CAUTION: TRIGGER WARNING. Contains descriptions of sexual and physical abuse. Please read at your own discretion.
“We wear the mask that grins and lies
It hides our cheeks and shades our eyes,
This debt we pay to human guild;
With torn and bleeding hearts we smile,
And mouth with myriad subtleties.”
–Paul Lawrence Dunbar, We Wear the Mask
“When I get to heaven I’m gonna sing and shout
Nobody will be able to put me out
My mother will be waiting
And my father too
And we’ll just walk around heaven all day”.
–Mighty Clouds of Joy (2010)
My Dear Readers,
“What happens in this house stays in this house.” It’s one of the first lessons we learn as we grow up—to keep family business within the family. We also learn not to share how things are for us at home—we wear “the mask that grins and lies.” As a result, we also learn at home to “suffer in silence.”
It has been nine months since the last time I have shared an entry from The Journey: Bobbi’s Saga—a collection of excerpts from the journal of Bobbi (not her real name), an African-American woman in her early 60s who was sexually assaulted in her early childhood and pre-adolescence.
The Importance of Bobbi
Sexual abuse is a shame that is hidden deep in the bowels of the African-American community. Since a positive, honorable appearance and image is highly valued and sought in African-American communities, people who speak out about things that threaten that image is seen as “showing dirty laundry,” and thus, is looked down upon.
There are many people like Bobbi who have endured the traumatization of sexual abuse existing and surviving today. There are some who, following these traumatic incidents, appear to go on to have successful lives, including marriages, careers and families.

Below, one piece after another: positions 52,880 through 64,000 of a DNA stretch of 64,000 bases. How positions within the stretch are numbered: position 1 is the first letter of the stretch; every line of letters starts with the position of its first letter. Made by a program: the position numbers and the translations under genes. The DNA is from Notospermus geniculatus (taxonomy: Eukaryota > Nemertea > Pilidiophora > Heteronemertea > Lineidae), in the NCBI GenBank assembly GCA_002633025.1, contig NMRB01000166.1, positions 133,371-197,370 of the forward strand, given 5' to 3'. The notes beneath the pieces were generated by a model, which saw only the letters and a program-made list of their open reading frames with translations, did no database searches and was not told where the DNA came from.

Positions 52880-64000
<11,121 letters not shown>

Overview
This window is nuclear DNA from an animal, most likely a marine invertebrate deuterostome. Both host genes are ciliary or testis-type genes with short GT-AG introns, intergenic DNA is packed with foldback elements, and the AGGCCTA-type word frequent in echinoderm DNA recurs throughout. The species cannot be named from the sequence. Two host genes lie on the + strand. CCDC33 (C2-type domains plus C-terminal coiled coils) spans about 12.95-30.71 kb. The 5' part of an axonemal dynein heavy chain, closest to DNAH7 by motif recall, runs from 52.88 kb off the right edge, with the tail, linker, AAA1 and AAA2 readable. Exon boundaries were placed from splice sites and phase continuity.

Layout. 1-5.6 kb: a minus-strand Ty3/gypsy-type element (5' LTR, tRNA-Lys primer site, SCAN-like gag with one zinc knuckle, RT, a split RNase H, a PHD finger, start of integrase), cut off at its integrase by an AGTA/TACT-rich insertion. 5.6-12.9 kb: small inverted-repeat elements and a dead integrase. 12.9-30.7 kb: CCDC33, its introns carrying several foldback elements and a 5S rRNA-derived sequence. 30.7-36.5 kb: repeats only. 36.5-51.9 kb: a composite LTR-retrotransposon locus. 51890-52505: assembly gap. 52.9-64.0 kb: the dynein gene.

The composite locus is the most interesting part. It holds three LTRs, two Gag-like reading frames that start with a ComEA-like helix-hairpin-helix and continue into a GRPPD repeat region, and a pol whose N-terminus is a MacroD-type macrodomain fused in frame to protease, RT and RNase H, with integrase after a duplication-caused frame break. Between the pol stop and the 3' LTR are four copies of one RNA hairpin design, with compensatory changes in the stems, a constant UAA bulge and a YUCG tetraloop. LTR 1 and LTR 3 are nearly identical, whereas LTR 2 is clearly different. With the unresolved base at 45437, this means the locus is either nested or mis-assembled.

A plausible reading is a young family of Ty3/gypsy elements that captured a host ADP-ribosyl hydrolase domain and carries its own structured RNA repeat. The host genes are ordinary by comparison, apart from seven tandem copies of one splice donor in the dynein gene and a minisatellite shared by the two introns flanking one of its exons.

Bobbi is one of the latter. Following her abuse, she went on to graduate from college, remains in a 36-year marriage and has successfully raised three children who now as adults have achieved success on their own as a military officer, an attorney, and a business entrepreneur, respectively.
Despite the success of her family, Bobbi was unable to continue to ignore the abuse she’d dealt with for the last 50 years, and contemplated ending her life of pain and suffering by suicide. However, before doing so, she decided to seek mental health treatment.
As of today, Bobbi has been involved in six years of mental health treatment. Bobbi was doing well working in individual psychotherapy, and then four weeks ago following a long illness, Bobbi’s mother died.
As we pick up Bobbi’s journal, she is cleaning up her mother’s home that is cluttered with 60 years of horrendous memories.